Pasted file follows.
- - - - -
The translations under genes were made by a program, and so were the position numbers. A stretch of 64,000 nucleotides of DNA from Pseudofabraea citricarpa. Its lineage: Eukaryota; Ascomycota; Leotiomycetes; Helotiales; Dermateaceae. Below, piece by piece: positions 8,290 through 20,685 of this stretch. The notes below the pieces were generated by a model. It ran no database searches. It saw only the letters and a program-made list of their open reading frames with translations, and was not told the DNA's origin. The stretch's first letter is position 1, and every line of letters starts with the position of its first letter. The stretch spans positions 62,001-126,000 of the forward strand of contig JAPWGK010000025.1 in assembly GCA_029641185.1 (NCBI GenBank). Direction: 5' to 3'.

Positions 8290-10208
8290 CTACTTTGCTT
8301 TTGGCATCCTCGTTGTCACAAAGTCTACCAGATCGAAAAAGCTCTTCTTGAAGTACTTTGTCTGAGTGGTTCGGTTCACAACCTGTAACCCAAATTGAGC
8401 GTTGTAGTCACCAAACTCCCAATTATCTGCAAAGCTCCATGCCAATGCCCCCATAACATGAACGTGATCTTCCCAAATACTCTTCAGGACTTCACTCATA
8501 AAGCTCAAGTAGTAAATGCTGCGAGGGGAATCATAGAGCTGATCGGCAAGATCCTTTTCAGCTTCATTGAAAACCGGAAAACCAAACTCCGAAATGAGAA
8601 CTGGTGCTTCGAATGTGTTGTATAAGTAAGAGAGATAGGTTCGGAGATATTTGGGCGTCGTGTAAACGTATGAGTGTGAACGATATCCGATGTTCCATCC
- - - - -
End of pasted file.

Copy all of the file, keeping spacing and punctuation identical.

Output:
The translations under genes were made by a program, and so were the position numbers. A stretch of 64,000 nucleotides of DNA from Pseudofabraea citricarpa. Its lineage: Eukaryota; Ascomycota; Leotiomycetes; Helotiales; Dermateaceae. Below, piece by piece: positions 8,290 through 20,685 of this stretch. The notes below the pieces were generated by a model. It ran no database searches. It saw only the letters and a program-made list of their open reading frames with translations, and was not told the DNA's origin. The stretch's first letter is position 1, and every line of letters starts with the position of its first letter. The stretch spans positions 62,001-126,000 of the forward strand of contig JAPWGK010000025.1 in assembly GCA_029641185.1 (NCBI GenBank). Direction: 5' to 3'.

Positions 8290-10208
8290 CTACTTTGCTT
8301 TTGGCATCCTCGTTGTCACAAAGTCTACCAGATCGAAAAAGCTCTTCTTGAAGTACTTTGTCTGAGTGGTTCGGTTCACAACCTGTAACCCAAATTGAGC
8401 GTTGTAGTCACCAAACTCCCAATTATCTGCAAAGCTCCATGCCAATGCCCCCATAACATGAACGTGATCTTCCCAAATACTCTTCAGGACTTCACTCATA
8501 AAGCTCAAGTAGTAAATGCTGCGAGGGGAATCATAGAGCTGATCGGCAAGATCCTTTTCAGCTTCATTGAAAACCGGAAAACCAAACTCCGAAATGAGAA
8601 CTGGTGCTTCGAATGTGTTGTATAAGTAAGAGAGATAGGTTCGGAGATATTTGGGCGTCGTGTAAACGTATGAGTGTGAACGATATCCGATGTTCCATCC